The chain of Muslim messengers grew so large that by some counts it was said to number 124,000. It also included figures not considered prophets by non-Muslims, principal among them Jesus. Muslims viewed Jesus as a major rasūl, a completely human emissary whom God saved from dying by substituting another on the cross. Thus they preserved, in reworked form, an early Judeo-Christian view of Jesus that had fallen into disuse with the rise of Gentile Christianity and the conciliar decrees of the Roman church.

Using the adīth as an important source, a genre known as sīrah presented the life of Muammad specifically as the life of a messenger of God. Most early sīrahs were written in the crosscultural, multicreedal environment of the empire's central cities; some, such as the Sīrat Rasūl Allāh of Ibn Isāq (d. 768), were produced by converts to Islam. They sought to establish Muammad's legitimacy with regard to previous messengers and, by extension, the right of Muslims to rule over Jewish and Christian subjects. They viewed Muammad's particular blend of social, military, and political leadership, as well as his revelatory utterances, spiritual guidance, and lawgiving, as a standard against which others could be measured. Perso-Semitic concepts of prophetic leadership became institutionalized and idealized for the first time in history: Muammad not only brought a book but also constructed, on the basis of that book, a lasting, divinely guided community. Gradually, a Muslim vision of world history crystallized: Muammad's creation of a divinely guided community culminated earlier epochs marked by divine-human mediation, at the same time that its own initial epoch, the so-called period of the first three generations, projected an ever present ideal for leading the good Muslim life. While Muammad was preeminent among messengers, a small number of others, most notably Abraham, Moses, and Jesus, were also held in high esteem as major messengers. Jews and Christians had been sent "Muslim" messengers but had misconstrued or diluted their messages. As a consequence, with the advent of Islam they had yet another option to become Muslim, but if they chose to remain as People of the Book, that is, scriptuaries like Muslims but not fully Muslim in their outlook, they could remain protected minorities (dhimmīs) under Islamic rule.

The sīrah of Ibn Isāq also established a paradigm for the career of the messenger of God that many Muslim leaders tried to emulate, even when they were not claiming nubūwah for themselves. It described a birth and infancy filled with propitious occurrences and omens; a youth of involvement with conventional religious practices accompanied by spiritual searching and confusion; a sudden call at age forty, resisted three times; acceptance by a few and rejection by most; emigration (hijrah ); and consolidation of power in an adopted home and a triumphal return to the original home. Gradually legists and theologians elaborated other dalāʾil al-nubūwah (signs of prophethood), such as a mark between the shoulders, innocence of youth, and paranormal experiences. They went on to develop, by the thirteenth century, the doctrine of ʿimah (protection from sin and error), which was applied broadly to Muammad and selectively to previous messengers. Thereafter, insulting Muammad became a serious misdeed, and Mecca and Medina were closed to non-Muslims. Eventually the scholars added an eschatological role: Muammad would lead his community into Paradise, and there intercede for those whom God had excluded.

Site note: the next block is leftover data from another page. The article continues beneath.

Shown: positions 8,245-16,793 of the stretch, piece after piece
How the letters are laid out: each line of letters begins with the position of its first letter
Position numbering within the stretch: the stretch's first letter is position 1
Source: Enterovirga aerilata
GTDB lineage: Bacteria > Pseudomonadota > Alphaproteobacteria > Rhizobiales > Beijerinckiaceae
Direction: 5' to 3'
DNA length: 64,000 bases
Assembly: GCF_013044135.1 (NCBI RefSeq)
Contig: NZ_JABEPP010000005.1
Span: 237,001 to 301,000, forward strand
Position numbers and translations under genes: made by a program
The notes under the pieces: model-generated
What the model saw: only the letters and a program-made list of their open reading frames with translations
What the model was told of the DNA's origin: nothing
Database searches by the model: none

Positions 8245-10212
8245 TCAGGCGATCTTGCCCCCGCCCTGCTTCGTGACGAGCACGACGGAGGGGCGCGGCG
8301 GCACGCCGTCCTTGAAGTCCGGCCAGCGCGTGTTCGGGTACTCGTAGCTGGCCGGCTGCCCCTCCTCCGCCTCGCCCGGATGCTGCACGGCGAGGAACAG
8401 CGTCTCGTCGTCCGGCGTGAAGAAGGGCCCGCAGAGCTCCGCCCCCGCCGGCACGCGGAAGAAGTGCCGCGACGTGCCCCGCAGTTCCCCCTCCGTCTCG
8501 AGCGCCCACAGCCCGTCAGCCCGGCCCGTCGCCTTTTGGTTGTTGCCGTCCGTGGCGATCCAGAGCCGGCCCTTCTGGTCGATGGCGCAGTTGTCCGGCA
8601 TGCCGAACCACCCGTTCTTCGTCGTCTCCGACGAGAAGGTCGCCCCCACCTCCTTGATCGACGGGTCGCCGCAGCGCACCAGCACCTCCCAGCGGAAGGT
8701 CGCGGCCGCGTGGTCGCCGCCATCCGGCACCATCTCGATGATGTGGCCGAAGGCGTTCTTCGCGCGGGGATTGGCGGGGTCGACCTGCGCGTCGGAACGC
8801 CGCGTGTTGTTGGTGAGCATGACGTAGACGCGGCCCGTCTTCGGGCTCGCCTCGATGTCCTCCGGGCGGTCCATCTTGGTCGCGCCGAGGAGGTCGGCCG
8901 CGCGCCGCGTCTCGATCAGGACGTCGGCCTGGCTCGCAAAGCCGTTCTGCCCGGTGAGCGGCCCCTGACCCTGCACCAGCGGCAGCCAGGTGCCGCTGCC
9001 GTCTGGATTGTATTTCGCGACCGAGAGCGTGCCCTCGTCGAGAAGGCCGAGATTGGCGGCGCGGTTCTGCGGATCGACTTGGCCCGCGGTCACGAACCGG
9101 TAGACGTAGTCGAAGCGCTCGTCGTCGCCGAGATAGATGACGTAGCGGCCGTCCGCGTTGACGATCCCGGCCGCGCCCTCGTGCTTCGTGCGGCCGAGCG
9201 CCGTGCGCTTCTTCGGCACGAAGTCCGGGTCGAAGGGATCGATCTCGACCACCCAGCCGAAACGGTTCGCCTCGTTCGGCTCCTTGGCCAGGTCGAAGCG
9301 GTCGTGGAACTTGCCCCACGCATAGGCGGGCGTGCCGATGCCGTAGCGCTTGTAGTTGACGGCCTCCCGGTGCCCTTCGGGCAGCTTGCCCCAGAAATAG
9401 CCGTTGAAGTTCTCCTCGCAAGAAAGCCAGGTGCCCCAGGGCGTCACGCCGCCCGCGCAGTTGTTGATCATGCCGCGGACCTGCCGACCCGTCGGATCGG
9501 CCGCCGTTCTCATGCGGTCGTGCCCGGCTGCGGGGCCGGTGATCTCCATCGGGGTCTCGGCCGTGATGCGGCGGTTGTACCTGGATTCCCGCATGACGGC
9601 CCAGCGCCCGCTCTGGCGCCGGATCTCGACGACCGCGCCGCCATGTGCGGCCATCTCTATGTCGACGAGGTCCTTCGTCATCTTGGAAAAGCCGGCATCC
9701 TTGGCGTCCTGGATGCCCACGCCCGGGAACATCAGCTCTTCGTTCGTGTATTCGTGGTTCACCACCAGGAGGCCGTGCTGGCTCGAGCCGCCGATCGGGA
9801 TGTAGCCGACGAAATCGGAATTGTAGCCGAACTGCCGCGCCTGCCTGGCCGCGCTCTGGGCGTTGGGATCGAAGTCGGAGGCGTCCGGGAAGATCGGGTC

The comparability of Muammad with all previous messengers, and vice versa, came to be demonstrated in another literary form, qia al-anbiyāʾ ("tales of the nabīs "). By the time al-Kisāʾī (fl. 1200) composed one of its most famous works, the genre had become comprehensive, dramatic, and influential. Because its authors believed in prophetic continuity, they could rework non-Muslim tales about the prophets into an Islamic vision of the religious history of the world. When the predictive, miracle-working facets of Jewish and Christian prophecy resurfaced here, they did so in "islamized" fashion. The preempting of pre-Islamic messengers and the exalting of Muammad assumed architectural form in the Dome of the Rock in Jerusalem. A late seventh-century monument constructed by the Umayyad Caliph ʿAbd al-Malik, it hallows the memory of the Prophet's night journey (israʾ) and his subsequent ascent (Miʾrāj) to the highest heaven, alluded to in the Qurʾān (sūrah 12) but more fully elaborated in adīth.

Sufism and Philosophy